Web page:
Prime Minister Benjamin Netanyahu on Tuesday accused his political rivals of trying to harm the economy with their predictions of investors fleeing and the shekel weakening as a result of his hardline coalition’s proposals for a controversial overhaul of the judicial system.
Netanyahu aimed his allegations at the opposition, even though top financial experts have been issuing similar warnings that the plan may cause massive economic damage.
“It’s not pleasant to lose elections… but you don’t need to channel this bitterness into harming the Israeli economy,” Netanyahu chided the opposition during an event at the Haifa Port following the recent completion of its purchase by a consortium of firms led by India’s Adani Group.
“First of all, it won’t help, because the economy is so strong and the smart investors come here,” he said. “I suggest you simply join us and do the right thing: Build our economy, continue to open up and nurture our free market [economy], and together we’ll ensure a wonderful future.”
Opposition leader Yair Lapid responded in kind, tweeting: “It’s not fun to be a defendant in criminal cases, but you don’t need to turn the bitterness into the destruction of Israel’s democracy and economy,” in reference to the premier’s ongoing trial on corruption charges.
Netanyahu’s comments were not the first time the coalition tried to blame the opposition for potential economic damage caused by the plan. A day earlier, Finance Minister Bezalel Smotrich accused Lapid of lending a hand to the Boycott, Divestment, and Sanctions (BDS) movement with his criticism of the planned overhaul.
Lapid hit back, saying that he had been “fighting BDS when Smotrich was still a hilltop youth activist,” referring to the far-right minister’s association with ultranationalist Jewish settlers who build illegal outposts in the West Bank and often clash with Palestinians and Israeli security forces.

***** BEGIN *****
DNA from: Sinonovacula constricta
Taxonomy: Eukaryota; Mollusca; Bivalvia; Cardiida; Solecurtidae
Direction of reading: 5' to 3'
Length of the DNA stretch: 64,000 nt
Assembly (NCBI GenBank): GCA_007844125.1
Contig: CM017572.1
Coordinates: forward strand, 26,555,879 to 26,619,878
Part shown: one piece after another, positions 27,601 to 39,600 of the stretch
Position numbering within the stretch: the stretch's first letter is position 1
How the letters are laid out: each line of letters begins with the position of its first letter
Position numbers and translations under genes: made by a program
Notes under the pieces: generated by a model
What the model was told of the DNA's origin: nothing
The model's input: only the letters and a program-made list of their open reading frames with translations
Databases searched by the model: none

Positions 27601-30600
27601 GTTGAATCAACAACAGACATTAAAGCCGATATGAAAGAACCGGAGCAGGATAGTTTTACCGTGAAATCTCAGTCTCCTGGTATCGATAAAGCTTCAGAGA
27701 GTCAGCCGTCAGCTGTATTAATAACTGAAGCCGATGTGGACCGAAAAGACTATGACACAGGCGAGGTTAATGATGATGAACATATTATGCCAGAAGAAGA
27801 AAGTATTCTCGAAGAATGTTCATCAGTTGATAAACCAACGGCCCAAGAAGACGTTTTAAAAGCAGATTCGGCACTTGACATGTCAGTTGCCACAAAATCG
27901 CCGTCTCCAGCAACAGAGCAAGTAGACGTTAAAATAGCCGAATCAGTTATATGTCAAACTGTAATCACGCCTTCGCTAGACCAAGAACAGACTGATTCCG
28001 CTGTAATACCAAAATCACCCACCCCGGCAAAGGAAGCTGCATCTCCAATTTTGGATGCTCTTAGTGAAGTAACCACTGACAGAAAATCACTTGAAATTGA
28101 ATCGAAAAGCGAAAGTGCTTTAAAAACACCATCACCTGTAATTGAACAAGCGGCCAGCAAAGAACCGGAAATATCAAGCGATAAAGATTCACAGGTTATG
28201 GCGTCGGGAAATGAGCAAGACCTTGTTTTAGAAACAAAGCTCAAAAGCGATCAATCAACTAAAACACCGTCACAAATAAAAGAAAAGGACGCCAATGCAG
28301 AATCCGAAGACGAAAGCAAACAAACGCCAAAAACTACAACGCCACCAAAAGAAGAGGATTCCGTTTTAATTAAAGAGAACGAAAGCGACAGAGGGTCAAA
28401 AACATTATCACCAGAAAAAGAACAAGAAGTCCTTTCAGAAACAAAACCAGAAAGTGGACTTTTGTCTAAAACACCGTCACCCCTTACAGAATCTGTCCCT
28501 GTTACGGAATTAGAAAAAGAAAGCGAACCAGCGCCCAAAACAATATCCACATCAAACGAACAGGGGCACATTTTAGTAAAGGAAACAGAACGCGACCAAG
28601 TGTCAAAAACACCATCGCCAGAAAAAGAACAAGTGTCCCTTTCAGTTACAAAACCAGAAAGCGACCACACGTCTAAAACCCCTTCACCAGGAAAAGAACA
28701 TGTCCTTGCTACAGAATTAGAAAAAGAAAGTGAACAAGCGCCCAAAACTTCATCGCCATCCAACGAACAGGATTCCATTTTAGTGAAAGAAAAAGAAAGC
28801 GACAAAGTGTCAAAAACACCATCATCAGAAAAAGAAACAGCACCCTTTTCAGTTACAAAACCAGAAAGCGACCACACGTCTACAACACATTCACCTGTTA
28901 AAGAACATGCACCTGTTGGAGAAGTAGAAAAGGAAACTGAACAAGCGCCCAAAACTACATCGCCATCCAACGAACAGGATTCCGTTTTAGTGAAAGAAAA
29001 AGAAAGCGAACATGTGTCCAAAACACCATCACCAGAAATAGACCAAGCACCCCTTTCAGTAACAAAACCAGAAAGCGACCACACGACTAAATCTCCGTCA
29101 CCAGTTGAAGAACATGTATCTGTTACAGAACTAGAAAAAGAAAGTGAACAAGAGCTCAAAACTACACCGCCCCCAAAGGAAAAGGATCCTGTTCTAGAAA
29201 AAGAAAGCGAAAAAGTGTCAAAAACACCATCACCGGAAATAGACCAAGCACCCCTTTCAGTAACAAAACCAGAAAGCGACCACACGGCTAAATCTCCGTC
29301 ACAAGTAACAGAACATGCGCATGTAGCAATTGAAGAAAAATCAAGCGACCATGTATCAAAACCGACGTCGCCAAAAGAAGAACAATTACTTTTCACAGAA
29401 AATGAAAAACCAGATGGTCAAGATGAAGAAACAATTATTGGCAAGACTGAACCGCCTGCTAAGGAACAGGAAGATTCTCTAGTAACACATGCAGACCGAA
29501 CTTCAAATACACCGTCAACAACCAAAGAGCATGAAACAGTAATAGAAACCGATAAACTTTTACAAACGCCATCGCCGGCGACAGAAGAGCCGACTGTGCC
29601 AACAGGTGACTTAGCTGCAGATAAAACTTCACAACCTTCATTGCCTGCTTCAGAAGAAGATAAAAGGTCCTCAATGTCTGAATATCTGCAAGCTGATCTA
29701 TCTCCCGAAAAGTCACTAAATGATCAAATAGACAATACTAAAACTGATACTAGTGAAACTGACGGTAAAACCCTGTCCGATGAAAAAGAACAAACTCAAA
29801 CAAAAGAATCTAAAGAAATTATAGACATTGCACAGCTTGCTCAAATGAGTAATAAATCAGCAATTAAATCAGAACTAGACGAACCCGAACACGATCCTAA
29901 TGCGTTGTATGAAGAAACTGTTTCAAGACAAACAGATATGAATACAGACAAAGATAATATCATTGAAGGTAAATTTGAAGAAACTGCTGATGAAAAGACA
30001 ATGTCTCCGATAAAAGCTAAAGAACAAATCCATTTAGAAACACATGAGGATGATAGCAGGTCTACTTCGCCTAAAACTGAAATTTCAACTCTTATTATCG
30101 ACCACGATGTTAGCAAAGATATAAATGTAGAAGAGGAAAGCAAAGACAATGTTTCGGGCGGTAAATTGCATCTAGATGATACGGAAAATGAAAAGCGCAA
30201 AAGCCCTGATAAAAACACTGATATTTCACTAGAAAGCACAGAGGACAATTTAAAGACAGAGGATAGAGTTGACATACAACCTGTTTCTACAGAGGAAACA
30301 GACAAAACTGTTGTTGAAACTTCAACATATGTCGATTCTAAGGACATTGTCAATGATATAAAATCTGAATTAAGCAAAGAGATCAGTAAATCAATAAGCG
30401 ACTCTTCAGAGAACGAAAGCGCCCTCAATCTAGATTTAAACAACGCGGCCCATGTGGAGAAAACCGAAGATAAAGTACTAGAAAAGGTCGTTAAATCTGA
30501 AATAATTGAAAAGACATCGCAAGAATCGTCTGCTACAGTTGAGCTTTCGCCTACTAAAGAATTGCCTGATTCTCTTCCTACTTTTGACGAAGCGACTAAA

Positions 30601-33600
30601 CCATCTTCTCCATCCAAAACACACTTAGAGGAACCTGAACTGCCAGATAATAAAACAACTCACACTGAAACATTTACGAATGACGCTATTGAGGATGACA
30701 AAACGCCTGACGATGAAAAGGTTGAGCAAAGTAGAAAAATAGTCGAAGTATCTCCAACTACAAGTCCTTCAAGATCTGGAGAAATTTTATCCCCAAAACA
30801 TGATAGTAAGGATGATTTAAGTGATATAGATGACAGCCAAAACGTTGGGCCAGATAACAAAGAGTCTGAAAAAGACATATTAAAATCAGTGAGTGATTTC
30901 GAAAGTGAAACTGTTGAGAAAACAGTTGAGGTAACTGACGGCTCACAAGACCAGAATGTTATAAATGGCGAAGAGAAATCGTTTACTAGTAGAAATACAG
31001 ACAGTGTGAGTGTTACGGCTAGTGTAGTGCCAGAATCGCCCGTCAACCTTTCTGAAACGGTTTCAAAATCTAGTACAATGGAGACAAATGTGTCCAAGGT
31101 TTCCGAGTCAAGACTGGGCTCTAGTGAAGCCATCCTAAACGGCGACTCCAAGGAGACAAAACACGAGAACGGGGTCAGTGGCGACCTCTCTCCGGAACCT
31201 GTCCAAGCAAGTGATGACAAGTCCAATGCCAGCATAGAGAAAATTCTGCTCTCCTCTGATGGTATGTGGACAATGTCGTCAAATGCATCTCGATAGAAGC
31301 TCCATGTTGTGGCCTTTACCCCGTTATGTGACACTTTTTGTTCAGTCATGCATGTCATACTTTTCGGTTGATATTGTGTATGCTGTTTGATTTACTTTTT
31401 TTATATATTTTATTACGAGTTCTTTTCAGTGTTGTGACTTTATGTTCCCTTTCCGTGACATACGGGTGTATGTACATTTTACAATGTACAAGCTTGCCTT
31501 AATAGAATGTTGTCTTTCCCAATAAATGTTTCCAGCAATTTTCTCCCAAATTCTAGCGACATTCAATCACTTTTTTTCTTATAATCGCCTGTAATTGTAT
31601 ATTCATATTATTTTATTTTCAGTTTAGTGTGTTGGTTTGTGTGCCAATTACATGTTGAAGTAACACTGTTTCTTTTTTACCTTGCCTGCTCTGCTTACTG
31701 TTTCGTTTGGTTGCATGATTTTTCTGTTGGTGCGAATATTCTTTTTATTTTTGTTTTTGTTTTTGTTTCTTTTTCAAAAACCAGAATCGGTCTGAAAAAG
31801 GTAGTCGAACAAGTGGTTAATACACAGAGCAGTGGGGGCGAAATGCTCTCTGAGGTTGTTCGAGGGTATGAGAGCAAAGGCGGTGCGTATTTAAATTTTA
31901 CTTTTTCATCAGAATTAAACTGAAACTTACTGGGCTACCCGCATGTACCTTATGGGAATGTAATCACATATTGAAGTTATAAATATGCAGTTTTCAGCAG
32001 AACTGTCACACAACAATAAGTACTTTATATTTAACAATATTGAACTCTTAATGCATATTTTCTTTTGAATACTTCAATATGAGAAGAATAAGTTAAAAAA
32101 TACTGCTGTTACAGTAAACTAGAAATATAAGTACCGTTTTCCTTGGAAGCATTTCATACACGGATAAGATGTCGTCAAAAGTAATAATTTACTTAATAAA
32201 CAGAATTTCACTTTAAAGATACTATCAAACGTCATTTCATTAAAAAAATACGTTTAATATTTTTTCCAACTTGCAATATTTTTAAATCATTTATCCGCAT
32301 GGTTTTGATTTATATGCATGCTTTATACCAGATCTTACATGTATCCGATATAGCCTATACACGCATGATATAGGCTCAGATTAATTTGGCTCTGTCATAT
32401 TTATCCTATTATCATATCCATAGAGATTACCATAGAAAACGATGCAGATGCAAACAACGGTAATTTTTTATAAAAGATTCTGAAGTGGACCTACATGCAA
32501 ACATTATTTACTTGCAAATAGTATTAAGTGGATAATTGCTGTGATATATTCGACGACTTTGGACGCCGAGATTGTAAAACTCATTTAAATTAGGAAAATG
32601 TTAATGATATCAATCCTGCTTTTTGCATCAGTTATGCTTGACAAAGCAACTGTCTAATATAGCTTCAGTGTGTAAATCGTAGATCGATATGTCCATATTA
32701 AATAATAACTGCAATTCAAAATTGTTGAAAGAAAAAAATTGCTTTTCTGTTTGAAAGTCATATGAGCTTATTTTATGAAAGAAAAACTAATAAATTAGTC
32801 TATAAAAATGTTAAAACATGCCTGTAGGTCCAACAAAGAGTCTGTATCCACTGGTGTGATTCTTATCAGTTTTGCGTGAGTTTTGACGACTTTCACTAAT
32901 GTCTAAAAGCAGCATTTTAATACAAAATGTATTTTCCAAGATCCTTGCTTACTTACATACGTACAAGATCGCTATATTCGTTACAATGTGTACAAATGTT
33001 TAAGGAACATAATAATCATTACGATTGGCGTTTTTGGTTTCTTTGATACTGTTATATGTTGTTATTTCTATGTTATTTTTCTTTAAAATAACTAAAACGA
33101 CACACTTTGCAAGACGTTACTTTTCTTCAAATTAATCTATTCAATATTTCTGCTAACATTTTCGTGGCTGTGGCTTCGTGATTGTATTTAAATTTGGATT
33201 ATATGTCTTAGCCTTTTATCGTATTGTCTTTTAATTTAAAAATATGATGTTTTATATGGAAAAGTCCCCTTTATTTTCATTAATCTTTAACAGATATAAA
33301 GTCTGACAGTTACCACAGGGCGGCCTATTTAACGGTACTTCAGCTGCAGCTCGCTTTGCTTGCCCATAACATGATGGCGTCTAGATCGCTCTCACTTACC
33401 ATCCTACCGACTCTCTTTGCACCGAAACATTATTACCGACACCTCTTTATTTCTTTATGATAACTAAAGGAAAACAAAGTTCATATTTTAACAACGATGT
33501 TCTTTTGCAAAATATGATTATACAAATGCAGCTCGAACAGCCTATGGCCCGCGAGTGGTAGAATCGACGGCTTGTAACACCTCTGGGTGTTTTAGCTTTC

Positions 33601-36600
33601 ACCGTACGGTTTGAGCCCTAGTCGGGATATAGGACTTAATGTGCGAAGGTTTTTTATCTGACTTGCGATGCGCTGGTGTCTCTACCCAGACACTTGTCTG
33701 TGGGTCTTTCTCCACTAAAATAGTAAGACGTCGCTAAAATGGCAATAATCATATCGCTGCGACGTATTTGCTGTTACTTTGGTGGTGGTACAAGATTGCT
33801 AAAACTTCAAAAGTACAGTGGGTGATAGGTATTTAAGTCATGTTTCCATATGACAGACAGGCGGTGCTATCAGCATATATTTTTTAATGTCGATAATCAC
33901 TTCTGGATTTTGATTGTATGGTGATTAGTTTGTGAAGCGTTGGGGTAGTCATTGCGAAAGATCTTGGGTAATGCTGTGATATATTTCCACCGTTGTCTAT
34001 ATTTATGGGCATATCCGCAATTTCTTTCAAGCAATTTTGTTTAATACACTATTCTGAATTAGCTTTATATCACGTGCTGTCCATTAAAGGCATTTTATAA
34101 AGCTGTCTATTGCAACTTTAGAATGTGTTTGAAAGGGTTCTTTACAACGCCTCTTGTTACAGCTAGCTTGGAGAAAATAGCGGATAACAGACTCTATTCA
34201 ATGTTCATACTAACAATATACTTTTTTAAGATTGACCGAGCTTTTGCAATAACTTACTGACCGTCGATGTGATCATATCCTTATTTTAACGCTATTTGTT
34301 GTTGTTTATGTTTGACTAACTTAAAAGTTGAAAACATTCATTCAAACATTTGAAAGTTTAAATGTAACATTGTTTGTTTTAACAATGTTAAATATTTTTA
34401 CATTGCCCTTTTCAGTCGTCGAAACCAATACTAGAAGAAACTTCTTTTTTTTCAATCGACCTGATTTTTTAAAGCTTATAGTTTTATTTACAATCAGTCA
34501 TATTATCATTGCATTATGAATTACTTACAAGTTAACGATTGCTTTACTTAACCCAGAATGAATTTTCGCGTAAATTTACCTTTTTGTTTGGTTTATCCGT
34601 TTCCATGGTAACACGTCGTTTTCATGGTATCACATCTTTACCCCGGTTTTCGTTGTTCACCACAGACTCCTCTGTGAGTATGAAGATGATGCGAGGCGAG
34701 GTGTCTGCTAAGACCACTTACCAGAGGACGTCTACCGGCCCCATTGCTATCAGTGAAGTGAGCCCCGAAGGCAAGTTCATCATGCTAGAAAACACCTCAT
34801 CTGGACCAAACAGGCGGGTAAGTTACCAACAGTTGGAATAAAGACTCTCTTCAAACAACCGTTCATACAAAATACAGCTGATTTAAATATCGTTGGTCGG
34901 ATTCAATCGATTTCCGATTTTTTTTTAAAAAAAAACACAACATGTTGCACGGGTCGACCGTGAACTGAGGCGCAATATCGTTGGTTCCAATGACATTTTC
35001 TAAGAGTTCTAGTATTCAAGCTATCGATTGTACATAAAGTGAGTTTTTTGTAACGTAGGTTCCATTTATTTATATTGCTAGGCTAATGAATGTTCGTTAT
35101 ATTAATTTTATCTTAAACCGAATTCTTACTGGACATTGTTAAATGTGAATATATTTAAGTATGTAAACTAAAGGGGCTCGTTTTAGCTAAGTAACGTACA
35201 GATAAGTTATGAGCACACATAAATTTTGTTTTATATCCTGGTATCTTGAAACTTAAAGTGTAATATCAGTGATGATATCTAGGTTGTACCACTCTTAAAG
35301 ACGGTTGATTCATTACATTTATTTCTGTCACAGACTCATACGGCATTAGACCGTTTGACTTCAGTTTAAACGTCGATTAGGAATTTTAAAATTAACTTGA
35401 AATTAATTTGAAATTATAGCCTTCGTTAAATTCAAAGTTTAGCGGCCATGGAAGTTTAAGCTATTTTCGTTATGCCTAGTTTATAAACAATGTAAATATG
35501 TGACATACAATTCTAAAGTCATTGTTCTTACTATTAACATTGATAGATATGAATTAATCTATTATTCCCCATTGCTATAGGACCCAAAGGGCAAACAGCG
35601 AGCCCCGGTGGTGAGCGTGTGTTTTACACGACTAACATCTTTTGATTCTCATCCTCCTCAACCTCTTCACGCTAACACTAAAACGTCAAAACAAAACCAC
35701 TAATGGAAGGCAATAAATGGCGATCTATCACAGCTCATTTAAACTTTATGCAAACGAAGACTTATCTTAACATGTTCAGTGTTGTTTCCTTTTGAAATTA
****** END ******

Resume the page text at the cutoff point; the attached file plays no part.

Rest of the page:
Financial experts, companies and business organizations have been stepping up efforts to voice concern over the judicial overhaul plan, which they say threatens democracy and will harm the economy, particularly the thriving local tech industry.
Many fear that a weakening of the judiciary system will create uncertainty and reduce the likelihood that foreign investors will inject funds into local companies. This in turn could force local and international businesses to leave and set up shop elsewhere.
Bank chiefs warned Netanyahu last week that they have started to see an outflow of funds in recent days, with savings accounts being moved from Israel abroad.
The premier, who is technically blocked from weighing in on legislation that could affect the outcome of his ongoing corruption trial, has pushed back against the mounting criticism, claiming that the current level of judicial oversight is actually hampering economic growth.
Hundreds of workers in the tech sector protested on Tuesday for the second week in a row, marching at 16 locations across the country to demonstrate against the government’s contentious plans to overhaul the judicial system.
In addition to last week’s signs in Hebrew, which read, “Without democracy, there is no high tech,” and “No freedom, no high tech,” demonstrators this week also held aloft large signs in English that read, “Save our startup nation” and “No balances – no checks.”
The Netanyahu coalition’s proposals, as presented by Justice Minister Yariv Levin, would severely restrict the High Court’s capacity to strike down laws and government decisions, with an “override clause” enabling the Knesset to re-legislate struck-down laws with a bare majority of 61; give the government complete control over the selection of judges; prevent the court from using a test of “reasonableness” to judge legislation and government decisions; and allow ministers to appoint their own legal advisers instead of getting counsel from advisers operating under the aegis of the Justice Ministry.
The plan has drawn intense criticism and warnings from leading financial and legal experts as well as weekly mass protests and public petitions by various officials, professionals and private companies.
On Monday, 50 former ministry directors — many of them appointed by Netanyahu — joined the warnings against the government’s plan, saying it would lead to “long-term” damage to the country’s economic growth and quality of life.
Tobias Siegal and Carrie Keller-Lynn contributed to this report.